It’s a little annoying when you bite into a fluffy puto or a giant siopao, and there’s a soaking wet spot on the bottom or the top before it’s removed from the steamer. No matter how careful you are, there will always be a soggy spot where droplets of water have landed from the lid onto your carefully puffed-up cakes and buns.
But there’s good news. The Chinese have perfected the art of steaming, and they have many dishes that are steamed. Steamed recipes are, after all, one of the easiest dishes to make. You prepare a steamer, put your food in, and wait patiently for the steam to do its thing. It’s fast, it’s easy, and doesn’t take very long since steam is much hotter than the hot air that ovens radiate.
So, you have to wonder, if there are so many steamed recipes, why are your puto and siopao emerging from your steamer soaking wet every time?
How do you prevent water droplets from dripping from the lid while steaming?
There’s an easy trick to it, and the Chinese do it often. You may actually seen it being done but didn’t think anything of it. Here’s the simple trick:
Use a kitchen towel wrapped around the lid.
Seems too simple? It is but it’s effective. The problem with steamers is that many lids are meant to drop its collected droplets back into the pot so the cycle of steaming continues uninterrupted. That means the water simmers, evaporates, steams, condenses and reforms into water droplets on the lid at it hits it, drops back down into the pot, and repeats the cycle.
However, this is detrimental to dishes which will be ruined if the droplets drop onto its surface. This includes puto, siopao, and other dishes that don’t need more moisture in it. For many steamed dishes, these droplets of water don’t matter. It probably just adds to the moisture.
Unless you’re using bamboo steamers, which absorbs those droplets, the best way to prevent those droplets is with this kitchen trick.
Here’s what you do:
Preheat the steamer. When ready to steam, remove the lid and place the food inside the steamer basket. Place a kitchen towel over the food, taking care to not let it droop and touch the food, and replace the lid. If the kitchen towel is long enough, you can tie the ends together to prevent it from drooping as it collects moisture. If not, pull the sides of the towel tautly over the lid.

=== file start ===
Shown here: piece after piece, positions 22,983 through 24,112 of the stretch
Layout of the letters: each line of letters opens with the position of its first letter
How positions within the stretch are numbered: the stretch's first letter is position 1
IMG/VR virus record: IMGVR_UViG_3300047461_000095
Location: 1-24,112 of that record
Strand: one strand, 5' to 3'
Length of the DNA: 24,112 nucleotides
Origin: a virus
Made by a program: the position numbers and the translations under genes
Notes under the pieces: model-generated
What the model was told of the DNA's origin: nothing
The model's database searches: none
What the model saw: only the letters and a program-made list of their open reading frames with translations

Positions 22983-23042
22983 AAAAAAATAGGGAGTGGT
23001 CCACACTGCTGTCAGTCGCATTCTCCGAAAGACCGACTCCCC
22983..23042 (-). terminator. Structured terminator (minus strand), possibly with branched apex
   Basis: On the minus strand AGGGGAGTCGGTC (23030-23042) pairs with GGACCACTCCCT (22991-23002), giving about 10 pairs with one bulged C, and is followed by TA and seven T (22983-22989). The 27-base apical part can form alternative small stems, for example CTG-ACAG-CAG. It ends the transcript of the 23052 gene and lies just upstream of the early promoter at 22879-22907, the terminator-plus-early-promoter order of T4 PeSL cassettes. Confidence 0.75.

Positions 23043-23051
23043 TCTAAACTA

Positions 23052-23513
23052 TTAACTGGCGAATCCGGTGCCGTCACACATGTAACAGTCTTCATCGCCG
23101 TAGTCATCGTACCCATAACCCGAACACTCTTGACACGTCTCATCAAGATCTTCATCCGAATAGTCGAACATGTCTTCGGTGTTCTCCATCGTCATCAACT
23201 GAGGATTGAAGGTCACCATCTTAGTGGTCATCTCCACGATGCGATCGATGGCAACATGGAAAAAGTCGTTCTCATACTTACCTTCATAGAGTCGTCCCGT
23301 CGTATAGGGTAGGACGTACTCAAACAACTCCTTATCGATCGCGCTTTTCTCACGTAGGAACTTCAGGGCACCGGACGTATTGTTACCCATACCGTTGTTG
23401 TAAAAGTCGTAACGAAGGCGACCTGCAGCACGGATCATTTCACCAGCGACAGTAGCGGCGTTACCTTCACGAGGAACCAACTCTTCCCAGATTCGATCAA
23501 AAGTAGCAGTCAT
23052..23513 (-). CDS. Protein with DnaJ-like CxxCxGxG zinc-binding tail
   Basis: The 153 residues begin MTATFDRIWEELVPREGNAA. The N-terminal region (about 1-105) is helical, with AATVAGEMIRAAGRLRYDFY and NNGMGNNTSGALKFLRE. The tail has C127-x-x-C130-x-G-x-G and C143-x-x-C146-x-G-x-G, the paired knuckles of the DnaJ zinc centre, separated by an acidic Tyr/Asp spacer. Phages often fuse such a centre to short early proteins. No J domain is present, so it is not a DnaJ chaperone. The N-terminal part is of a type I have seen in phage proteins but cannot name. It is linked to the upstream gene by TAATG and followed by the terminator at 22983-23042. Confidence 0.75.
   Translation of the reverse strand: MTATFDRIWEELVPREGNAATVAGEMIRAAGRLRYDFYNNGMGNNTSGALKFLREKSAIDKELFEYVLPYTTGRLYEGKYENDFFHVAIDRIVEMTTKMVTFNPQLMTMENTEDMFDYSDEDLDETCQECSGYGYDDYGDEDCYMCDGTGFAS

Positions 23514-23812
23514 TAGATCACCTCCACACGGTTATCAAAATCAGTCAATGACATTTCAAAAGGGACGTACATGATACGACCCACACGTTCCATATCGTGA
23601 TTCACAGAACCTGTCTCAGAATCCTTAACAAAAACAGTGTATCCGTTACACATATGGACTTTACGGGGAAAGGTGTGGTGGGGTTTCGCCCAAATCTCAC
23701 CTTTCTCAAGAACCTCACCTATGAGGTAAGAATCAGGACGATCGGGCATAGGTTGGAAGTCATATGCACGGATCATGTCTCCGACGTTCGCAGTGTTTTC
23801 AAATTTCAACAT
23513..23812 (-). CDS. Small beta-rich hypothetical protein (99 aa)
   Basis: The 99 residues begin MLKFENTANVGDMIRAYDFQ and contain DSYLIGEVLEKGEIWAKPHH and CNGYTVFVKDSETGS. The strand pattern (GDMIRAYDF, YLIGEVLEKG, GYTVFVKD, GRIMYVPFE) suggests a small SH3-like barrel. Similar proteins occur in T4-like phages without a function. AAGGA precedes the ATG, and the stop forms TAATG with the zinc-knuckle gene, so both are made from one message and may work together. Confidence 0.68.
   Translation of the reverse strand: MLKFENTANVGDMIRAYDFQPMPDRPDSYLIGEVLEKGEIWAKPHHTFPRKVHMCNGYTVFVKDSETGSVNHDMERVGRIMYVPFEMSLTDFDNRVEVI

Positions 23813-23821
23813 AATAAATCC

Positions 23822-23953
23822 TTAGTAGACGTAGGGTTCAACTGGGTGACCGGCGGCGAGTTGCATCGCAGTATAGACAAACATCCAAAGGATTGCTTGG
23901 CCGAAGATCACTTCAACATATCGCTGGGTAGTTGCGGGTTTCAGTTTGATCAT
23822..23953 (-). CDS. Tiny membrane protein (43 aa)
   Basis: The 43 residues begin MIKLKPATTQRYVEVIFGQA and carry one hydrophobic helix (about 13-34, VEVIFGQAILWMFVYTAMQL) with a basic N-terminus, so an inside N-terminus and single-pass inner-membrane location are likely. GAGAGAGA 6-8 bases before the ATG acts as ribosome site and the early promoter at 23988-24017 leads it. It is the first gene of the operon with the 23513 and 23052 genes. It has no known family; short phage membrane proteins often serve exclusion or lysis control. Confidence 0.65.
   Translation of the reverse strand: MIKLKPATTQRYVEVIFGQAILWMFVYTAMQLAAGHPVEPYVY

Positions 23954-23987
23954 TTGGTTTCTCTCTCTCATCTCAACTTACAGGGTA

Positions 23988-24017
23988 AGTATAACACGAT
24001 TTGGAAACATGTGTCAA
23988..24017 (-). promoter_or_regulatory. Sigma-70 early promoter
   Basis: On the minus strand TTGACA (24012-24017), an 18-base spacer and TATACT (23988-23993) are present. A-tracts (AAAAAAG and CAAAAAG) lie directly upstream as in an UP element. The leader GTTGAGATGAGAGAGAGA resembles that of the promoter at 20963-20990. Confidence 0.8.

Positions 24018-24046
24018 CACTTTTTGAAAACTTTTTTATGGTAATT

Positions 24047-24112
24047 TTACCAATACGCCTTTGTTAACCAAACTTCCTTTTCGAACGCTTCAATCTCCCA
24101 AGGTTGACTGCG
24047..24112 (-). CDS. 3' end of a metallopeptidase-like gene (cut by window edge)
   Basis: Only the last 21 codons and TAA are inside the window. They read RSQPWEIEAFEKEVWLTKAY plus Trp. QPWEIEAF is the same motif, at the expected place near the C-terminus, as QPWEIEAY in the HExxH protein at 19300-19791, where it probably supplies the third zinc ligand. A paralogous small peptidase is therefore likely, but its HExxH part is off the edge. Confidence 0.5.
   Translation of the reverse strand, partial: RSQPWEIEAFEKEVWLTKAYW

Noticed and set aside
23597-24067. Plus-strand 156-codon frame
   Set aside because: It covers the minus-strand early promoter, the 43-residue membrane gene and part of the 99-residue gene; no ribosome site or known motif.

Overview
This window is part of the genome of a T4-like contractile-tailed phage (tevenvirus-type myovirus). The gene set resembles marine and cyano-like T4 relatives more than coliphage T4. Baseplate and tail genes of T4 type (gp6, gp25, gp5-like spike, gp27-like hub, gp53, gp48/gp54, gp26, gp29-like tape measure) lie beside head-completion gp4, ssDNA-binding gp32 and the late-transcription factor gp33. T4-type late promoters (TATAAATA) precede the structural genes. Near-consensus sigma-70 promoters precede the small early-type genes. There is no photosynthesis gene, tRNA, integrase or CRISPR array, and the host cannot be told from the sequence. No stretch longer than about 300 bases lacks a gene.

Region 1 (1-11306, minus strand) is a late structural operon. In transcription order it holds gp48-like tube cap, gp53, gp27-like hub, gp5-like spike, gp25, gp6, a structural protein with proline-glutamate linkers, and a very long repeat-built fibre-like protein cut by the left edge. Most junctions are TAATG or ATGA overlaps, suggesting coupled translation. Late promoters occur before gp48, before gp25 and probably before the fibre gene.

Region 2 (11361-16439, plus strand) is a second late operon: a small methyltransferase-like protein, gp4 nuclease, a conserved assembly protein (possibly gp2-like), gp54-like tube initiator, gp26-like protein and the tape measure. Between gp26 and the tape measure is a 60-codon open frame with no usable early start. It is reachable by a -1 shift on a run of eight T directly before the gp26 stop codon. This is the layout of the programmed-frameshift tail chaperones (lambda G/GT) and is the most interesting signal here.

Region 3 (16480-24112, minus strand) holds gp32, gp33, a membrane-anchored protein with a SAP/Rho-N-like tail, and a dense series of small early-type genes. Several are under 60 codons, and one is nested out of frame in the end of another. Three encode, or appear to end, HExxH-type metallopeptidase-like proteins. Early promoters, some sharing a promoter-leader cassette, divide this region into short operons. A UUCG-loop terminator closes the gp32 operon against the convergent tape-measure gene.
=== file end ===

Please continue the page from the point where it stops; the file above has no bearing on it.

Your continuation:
If you’re ready to try out this little steaming trick, here are a few recipes to try:
1 Muscovado Puto Recipe
Classic cheese puto are delicious but using the more natural muscovado sugar when making puto is an easy and delicious switch. Plus, it’s easy to make in a steamer. Serve with niyog or cheese, these should make the perfect little bites.
2 Corn Puto Recipe
An easy cheese puto recipe is easy already. So why not upgrade flavors and textures with the addition of corn? This corn puto recipe has both creamed corn and sweet corn kernels stirred into the mix. It’s the steamed rice cake version of the corn muffin!
3 Asado Siopao Recipe
Sweet and savory chunks of pork are the perfect filling for these steamed buns. These buns are easy to make, given you have time to make the rice bun from scratch. The results, however, will be well worth the effort and time you put into it.
4 Bola-Bola Siopao Recipe
If you want the more classic version of the siopao, this recipe should do the trick! Bola bola or meatballs are stuffed into these steamed rice buns. What makes these irresistible is that it can include a nice big chunk of Chinese sausage and even, a whole boiled egg!
5 Steamed Chocolate Cake Recipe
If you’re not inclined to make something savory or want to satisfy a craving, this easy chocolate cake should do the trick. The best part is, it’s made in a steamer so it’s really the best kind of chocolate cake – no oven necessary!
6 Pork and Chives Dumplings Recipe
You can’t go wrong with dumplings, and these are easy to make! Siomai made at home can be the best kind because you can tweak it to have as much flavor as you want. These dumplings are packed with tender pork and has a bit of freshness from the chopped chives stuffed into the mix.
7 Steamed Shrimp with Sesame Mayo Dip Recipe
Not all steamed dishes need to be complicated. Here, simply steamed shrimps are paired with a flavorful dip that you will be addicted to. No time to make anything from scratch? Grab your favorite salad dressing or condiment and use that! The key is really the tender and succulent shrimp.
8 Steamed Fish with Mayonnaise Recipe
Also known as pescao en mayonesa, this party dish is actually a fuss-free recipe! What may take some time when making this delicious fish recipe is really just the toppings that garnish the whole fish when it’s ready to serve. Use an inexpensive mini chopper to do all that prep work for you, and your task has just been made easier.
For more steamed dishes, you might want to try any of these: